Transgender advocates achieved a key victory Tuesday night when voters in Massachusetts agreed to uphold a transgender non-discrimination law anti-LGBT groups put up for referendum.
The “Yes on 3” campaign declared victory on Question 3 at 10 pm two hours after polls closed in the state at 8 p.m. The Washington Blade will have updated results as they become available.
As a result, the statute barring anti-trans discrimination in public accommodations, signed into law by Republican Gov. Charlie Baker in 2016, will remain on the books. The vote marks the first time in the United States that voters agreed on a statewide basis to uphold a transgender-specific non-discrimination law.
Kasey Suffredini, “Yes on 3” campaign co-chair and president of strategy at Freedom for All Americans, said in a statement Massachusetts “made history, both for our transgender neighbors who call this state home, and for transgender people across this nation.”
“From the very early days of this campaign, we have been clear that this is about dignity and respect for all people,” Suffredini said. “We have shattered broken stereotypes of what it means to be transgender, proven that nondiscrimination protections are about more than just restrooms, and debunked the myth – once and for all – that protecting transgender people compromises the safety of others.”
The victory in Massachusetts for transgender advocates was expected. Polls in the weeks before Election Day showed a supermajority of Massachusetts residents were in favor of upholding the law.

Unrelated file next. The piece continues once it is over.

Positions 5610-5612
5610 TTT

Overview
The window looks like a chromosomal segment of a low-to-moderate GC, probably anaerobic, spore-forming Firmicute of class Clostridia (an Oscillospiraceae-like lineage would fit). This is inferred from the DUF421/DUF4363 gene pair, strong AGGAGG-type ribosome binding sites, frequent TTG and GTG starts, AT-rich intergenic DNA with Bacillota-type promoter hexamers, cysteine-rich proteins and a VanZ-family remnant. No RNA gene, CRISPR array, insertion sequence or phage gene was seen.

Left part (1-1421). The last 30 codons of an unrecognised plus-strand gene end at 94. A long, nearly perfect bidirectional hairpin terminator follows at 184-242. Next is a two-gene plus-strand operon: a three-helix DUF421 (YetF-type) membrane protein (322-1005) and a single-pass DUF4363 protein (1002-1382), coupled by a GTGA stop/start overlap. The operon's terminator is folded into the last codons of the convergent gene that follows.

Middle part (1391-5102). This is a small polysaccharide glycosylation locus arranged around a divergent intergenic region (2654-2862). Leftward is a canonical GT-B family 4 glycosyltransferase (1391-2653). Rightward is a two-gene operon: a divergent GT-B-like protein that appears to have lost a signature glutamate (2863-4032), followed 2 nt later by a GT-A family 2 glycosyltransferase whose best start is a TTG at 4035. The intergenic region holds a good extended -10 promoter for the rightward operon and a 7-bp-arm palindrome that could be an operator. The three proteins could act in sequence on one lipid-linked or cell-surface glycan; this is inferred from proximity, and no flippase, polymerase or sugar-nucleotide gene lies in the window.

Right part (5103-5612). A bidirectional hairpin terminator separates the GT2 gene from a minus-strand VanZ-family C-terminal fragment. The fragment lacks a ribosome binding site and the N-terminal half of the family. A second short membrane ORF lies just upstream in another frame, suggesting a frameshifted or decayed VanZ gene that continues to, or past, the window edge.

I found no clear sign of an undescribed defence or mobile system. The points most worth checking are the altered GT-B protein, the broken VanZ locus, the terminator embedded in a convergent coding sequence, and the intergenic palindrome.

But that didn’t stop anti-LGBT groups from fear-mongering about the law allowing sexual predators in public restrooms. The “No on 3” campaign had a central message of fear-mongering about public safety and unveiled a TV ad depicting a male sexual predator in the women’s bathroom.
Despite the claims of those groups, the idea transgender non-discrimination will enable sexual assault is unfounded. In fact, a study from the Williams Institute, at the University of California, Los Angeles, found non-discrimination protections have increased safety in public restrooms.
In response to the fear-mongering, the “Yes on 3” campaign ran ads depicting the personal stories of transgender people in Massachusetts and the importance of the non-discrimination law to them.
The victory in Massachusetts represents a turning point this year for transgender advocates, who were previously stymied by efforts to undo transgender non-discrimination laws when anti-trans groups stoked fears about sexual predators in the bathroom.
After a referendum in Houston in 2015 reversed the Houston Equal Rights Ordinance, LGBT advocates sought to alter their strategy by spreading the personal stories of local transgender people.
Consequently, voters upheld a similar non-discrimination ordinance in Anchorage, Alaska, when it was placed on the ballot this year. The win in Massachusetts is the second such victory this year.
The increasing number of victories for transgender advocates throughout the country will likely make anti-trans groups more hesitant to place transgender rights on the ballot and seek to stoke fears about transgender people for political gain.
The results in Massachusetts also stand in contrast to efforts within the Trump administration to restrict transgender rights and define the term sex under federal non-discrimination laws to exclude transgender people.
Masen Davis, CEO of Freedom for All Americans, said in a statement the victory “illuminates the path forward amidst a particularly dark time for transgender Americans across the nation.”
“This victory is a reminder that broad majorities of Americans support treating transgender people with dignity and respect — and that attempts at the federal level to allow discrimination don’t reflect the values held by most Americans,” Davis said.